The Home Office has sent immigration officers into a London hospital to help administrative staff identify foreign patients who could be charged for treatment.
The three month pilot at St George’s University Hospitals Foundation Trust will run until 21 August. Plain clothed immigration officers are working with trust staff to “up skill” them in identifying “potentially chargeable patients”, a note in the trust’s June board papers states.
St George’s approached the Home Office to set up the initiative, LGC’s sister title Health Service Journal has reported.
Three immigration officers are at the hospital at any one time to help staff ask patients questions that will identify their nationality and get more information if required.
Patients who are not from the European Economic Area and who apply for a visa to live in the UK for more than six months are charged £200 a year for access to NHS services under the “health surcharge”, introduced in April by the Department of Health.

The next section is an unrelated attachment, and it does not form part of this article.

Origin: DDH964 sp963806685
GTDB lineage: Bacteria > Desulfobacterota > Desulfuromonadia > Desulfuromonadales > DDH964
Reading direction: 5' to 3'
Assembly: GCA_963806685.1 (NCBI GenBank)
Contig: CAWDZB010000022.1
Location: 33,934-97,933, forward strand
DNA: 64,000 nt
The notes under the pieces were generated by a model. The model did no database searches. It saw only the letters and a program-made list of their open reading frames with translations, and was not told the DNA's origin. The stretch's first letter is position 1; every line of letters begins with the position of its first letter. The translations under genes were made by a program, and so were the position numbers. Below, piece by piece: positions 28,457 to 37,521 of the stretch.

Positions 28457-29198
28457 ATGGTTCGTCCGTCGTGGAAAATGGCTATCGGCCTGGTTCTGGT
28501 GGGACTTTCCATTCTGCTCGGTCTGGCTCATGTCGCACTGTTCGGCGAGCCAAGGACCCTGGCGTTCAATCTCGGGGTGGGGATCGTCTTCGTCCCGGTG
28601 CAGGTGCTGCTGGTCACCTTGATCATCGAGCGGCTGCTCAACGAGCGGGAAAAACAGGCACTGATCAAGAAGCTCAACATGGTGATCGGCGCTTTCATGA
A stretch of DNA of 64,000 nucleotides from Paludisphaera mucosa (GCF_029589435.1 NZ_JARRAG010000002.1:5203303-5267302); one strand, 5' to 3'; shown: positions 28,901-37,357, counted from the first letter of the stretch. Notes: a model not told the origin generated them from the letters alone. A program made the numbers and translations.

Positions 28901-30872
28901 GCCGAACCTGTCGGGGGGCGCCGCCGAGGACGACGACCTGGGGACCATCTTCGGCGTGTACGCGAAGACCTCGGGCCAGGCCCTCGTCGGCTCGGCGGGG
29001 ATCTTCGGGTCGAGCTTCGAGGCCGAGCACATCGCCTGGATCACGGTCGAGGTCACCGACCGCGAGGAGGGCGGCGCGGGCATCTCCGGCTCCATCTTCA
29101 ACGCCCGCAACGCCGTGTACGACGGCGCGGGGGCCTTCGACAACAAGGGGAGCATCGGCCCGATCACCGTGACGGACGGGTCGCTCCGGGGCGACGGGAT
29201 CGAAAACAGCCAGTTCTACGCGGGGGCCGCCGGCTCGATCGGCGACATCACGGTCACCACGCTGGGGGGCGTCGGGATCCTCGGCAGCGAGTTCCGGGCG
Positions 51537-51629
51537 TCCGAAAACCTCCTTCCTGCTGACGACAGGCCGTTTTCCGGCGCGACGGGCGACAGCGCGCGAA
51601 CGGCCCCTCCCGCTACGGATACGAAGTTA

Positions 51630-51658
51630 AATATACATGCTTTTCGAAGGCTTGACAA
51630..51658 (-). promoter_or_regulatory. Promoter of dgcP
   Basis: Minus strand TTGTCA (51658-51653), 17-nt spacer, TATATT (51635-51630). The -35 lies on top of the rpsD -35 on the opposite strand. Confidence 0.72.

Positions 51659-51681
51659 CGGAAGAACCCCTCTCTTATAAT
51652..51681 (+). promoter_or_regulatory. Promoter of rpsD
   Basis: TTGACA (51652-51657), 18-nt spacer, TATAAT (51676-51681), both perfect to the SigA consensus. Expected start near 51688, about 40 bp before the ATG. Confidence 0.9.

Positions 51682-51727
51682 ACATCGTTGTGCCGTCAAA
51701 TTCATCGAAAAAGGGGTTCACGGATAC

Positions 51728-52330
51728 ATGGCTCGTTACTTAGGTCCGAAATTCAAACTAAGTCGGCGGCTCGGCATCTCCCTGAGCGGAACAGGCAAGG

Trusts are not required to get a patient’s consent before sharing non-clinical data with the Home Office.
A spokesman for St George’s said: “[The trust] approached the Home Office after attending an overseas visitors action group meeting earlier this year where a presentation on a London based hospital initiative was given.
“The presentation highlighted some positive outcomes, which led us to investigate a partnership to run a similar initiative at St George’s.
“There is a potential for the trust to make savings by better identifying overseas, chargeable patients. We have been involved in the initiative for a month, we await the outcomes.”
A Home Office spokesman said: “Our NHS is a national, not an international, health service. We work closely with a wide range of partners across government and the private sector to enforce our immigration laws.
“This includes working with hospitals by providing onsite support to frontline NHS staff to help identify people who should be charged for NHS services.”